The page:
- the oxide film (b) formed on the outer side of the metallic film (a) most apart from the substrate is composed of a single layer or a multi-layer having at least a layer of which major component is zinc oxide the crystal structure of which is hexagonal, and a value of a diffraction angle 2theta (center of gravity position) of (002) diffraction line of the hexagonal zinc oxide in X-ray diffraction method using CuKalpha radiation, is preferably not smaller than 34.00º and not larger than 34.88º and wherein the oxide film (b) has an internal stress which is equal to, or less than 1.1 x 10**(10) dyne/cm**(2).

Such a low emissivity (Low-E) film is electrically conductive (E11, page 9, line 26) and a glass, in which such a low emissivity film is formed (also called low-E glass) is transparent and electrically conductive (E11, page 2, lines 2 to 11).

4.4 In the light of document E11, the patentee/appellant II was of the opinion that the problem to be solved was to provide a high transmittance, low emissivity coated article having low electrical resistivity and high durability.

4.4.1 The board does not agree for the following reasons:

E11 also relates to a low emissivity film excellent in durability (page 2, first two lines), further described as being electrically conductive (page 9, lines 36 and 27), i.e. as having a low resistivity. Glass articles coated with such a low emissivity film are furthermore described as having visible light transmittance (page 6, line 49 to page 7, line 1).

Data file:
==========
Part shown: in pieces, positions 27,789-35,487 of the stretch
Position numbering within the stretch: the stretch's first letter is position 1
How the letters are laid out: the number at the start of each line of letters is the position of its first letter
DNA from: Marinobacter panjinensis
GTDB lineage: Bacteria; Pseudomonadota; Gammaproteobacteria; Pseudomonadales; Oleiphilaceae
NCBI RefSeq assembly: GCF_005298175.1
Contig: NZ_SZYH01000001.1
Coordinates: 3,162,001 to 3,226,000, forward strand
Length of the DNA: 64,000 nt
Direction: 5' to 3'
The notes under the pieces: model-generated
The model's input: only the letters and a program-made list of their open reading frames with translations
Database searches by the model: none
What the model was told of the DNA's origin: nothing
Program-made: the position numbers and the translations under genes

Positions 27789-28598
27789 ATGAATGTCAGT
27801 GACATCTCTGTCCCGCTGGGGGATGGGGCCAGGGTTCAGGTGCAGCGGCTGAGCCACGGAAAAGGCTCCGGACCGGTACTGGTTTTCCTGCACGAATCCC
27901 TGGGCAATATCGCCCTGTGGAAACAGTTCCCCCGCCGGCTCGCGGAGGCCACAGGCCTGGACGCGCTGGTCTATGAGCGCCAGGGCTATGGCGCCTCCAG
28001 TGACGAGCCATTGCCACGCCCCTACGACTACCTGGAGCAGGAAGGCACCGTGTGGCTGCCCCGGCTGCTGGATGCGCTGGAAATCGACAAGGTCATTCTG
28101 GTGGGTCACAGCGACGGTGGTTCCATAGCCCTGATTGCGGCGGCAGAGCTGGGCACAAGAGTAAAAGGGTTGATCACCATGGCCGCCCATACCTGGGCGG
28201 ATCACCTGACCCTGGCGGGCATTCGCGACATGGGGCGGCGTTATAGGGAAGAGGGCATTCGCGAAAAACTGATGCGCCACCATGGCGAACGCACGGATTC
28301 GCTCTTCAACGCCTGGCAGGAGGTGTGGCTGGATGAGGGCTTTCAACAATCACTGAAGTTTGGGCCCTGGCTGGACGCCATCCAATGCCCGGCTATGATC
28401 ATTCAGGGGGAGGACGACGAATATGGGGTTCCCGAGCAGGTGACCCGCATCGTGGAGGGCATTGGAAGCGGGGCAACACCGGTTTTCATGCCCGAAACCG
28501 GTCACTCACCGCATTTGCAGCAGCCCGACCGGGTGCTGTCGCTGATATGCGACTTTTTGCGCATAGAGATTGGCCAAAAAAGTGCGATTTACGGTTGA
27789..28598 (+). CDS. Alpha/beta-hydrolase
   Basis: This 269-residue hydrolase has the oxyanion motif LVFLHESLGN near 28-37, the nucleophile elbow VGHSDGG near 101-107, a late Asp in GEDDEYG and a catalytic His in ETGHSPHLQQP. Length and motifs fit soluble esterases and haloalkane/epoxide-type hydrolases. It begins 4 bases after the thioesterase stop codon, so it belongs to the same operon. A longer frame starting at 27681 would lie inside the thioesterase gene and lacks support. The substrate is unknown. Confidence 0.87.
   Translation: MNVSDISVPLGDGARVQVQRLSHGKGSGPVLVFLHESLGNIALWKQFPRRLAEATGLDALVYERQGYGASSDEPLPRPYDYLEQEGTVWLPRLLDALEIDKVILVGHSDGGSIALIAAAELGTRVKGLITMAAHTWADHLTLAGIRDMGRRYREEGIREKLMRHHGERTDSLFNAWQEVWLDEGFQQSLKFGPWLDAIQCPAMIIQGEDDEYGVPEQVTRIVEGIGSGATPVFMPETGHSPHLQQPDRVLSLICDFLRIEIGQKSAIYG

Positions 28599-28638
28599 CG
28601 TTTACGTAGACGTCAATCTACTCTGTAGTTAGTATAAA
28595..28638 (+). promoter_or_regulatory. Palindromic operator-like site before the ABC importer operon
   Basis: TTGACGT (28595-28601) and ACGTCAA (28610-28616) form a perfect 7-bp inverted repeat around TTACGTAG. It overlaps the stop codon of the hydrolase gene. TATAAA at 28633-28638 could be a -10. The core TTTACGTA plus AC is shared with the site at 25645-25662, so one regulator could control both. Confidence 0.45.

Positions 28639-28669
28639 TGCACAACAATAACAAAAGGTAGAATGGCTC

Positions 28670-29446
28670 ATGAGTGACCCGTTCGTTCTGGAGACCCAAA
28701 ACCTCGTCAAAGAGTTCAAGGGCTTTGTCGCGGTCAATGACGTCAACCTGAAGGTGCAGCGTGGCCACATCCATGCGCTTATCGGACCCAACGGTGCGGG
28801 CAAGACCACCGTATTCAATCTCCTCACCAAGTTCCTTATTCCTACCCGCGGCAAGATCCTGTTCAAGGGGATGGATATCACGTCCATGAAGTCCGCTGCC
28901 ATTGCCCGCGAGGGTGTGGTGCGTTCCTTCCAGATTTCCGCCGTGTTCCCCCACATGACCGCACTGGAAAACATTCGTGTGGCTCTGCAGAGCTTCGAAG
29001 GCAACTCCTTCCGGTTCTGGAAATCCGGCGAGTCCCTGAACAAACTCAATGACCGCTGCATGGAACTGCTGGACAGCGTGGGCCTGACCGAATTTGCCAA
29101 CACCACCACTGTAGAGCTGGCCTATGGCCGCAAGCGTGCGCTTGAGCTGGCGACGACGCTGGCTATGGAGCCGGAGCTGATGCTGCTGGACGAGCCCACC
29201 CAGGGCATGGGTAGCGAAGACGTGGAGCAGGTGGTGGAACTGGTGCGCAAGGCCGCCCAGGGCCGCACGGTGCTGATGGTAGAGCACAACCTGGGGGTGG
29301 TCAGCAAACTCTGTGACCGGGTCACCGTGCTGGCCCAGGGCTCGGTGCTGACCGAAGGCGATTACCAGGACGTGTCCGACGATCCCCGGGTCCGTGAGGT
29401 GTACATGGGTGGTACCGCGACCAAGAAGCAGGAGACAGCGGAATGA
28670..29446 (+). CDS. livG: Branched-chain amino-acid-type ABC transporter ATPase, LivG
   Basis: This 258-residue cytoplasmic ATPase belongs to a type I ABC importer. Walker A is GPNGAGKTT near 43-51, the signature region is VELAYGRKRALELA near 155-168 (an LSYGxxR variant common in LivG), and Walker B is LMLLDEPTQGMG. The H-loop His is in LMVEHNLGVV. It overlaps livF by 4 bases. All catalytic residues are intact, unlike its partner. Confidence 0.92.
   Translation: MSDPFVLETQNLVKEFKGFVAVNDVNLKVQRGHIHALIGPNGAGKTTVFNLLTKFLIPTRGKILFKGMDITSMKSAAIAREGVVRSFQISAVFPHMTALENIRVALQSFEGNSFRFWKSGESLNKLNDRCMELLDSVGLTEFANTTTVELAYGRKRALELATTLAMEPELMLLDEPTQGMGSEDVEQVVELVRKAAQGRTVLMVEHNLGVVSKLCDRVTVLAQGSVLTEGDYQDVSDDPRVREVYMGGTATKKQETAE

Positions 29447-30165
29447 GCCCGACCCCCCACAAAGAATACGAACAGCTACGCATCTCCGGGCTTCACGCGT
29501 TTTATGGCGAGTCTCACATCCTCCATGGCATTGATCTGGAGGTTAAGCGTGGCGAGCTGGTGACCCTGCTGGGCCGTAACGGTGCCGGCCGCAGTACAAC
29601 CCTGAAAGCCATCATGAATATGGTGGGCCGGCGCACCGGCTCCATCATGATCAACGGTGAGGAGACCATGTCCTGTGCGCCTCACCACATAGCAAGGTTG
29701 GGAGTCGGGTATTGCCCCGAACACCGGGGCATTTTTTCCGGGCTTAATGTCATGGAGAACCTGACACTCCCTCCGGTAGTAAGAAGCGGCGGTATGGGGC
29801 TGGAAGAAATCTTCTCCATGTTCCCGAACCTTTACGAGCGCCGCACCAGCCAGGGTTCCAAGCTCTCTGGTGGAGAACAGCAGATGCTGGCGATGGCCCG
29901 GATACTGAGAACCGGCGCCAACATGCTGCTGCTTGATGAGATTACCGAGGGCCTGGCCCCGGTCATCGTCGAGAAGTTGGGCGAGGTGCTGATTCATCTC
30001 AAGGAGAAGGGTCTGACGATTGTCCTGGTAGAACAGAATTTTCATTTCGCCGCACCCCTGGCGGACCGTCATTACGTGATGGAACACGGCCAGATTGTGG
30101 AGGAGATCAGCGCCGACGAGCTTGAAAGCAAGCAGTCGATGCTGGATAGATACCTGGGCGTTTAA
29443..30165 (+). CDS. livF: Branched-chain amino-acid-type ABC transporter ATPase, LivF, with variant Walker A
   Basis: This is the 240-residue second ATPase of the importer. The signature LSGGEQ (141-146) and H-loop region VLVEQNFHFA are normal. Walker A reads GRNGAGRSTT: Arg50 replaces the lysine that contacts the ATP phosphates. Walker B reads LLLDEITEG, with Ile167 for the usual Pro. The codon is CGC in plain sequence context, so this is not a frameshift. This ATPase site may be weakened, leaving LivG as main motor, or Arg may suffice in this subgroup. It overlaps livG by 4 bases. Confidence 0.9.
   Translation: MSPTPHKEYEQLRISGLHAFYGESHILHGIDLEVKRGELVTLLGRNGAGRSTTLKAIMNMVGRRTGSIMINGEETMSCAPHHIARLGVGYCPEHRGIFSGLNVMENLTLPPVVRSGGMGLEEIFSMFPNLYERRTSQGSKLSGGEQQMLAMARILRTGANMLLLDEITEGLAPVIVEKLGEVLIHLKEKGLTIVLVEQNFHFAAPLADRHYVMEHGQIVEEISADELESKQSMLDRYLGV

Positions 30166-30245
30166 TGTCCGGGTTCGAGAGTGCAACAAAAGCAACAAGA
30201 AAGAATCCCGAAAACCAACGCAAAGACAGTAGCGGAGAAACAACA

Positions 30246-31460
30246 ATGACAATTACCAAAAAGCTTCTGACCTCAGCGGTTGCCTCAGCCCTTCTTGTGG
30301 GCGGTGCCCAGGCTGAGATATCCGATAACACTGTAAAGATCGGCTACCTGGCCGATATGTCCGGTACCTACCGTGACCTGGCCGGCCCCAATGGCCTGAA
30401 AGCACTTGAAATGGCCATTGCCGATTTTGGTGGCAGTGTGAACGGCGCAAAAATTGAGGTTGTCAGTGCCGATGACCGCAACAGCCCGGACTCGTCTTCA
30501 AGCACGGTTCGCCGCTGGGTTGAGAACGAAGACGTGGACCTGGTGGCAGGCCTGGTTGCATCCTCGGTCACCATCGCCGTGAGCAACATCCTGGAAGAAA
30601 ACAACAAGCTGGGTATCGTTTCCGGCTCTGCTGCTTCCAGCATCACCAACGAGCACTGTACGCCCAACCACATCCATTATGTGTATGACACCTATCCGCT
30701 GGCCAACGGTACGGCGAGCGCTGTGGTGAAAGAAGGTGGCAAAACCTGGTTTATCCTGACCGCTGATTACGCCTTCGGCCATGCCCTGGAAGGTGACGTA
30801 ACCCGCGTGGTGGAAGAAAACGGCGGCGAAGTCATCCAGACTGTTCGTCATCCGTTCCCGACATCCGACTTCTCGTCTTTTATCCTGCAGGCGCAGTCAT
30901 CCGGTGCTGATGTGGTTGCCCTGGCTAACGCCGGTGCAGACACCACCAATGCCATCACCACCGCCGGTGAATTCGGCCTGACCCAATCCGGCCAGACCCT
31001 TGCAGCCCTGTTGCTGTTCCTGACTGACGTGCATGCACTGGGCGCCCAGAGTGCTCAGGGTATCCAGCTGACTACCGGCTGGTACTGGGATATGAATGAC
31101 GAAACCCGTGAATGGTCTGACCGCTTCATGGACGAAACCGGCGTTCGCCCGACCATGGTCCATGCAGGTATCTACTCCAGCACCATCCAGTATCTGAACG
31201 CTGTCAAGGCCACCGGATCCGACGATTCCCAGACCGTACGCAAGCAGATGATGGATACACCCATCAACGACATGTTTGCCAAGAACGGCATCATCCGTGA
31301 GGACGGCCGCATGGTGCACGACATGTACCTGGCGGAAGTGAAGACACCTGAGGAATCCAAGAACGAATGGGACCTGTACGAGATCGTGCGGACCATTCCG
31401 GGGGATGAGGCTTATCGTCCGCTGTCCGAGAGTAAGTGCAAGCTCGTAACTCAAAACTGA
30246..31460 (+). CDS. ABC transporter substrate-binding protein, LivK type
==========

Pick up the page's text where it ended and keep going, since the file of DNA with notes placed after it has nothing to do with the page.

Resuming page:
In this context and in the absence of comparative data between the claimed coated article and those of E11, it must be concluded that the latter exhibit - at least qualitatively - the same properties as the coated article presently claimed.

4.4.2 Accordingly, as no improvement over E11 can be acknowledged to the coated article defined in claim 1 of the 9th auxiliary request, the problem to be solved has to be reformulated into a less ambiguous one, namely in the provision of an alternative coated article having the above properties.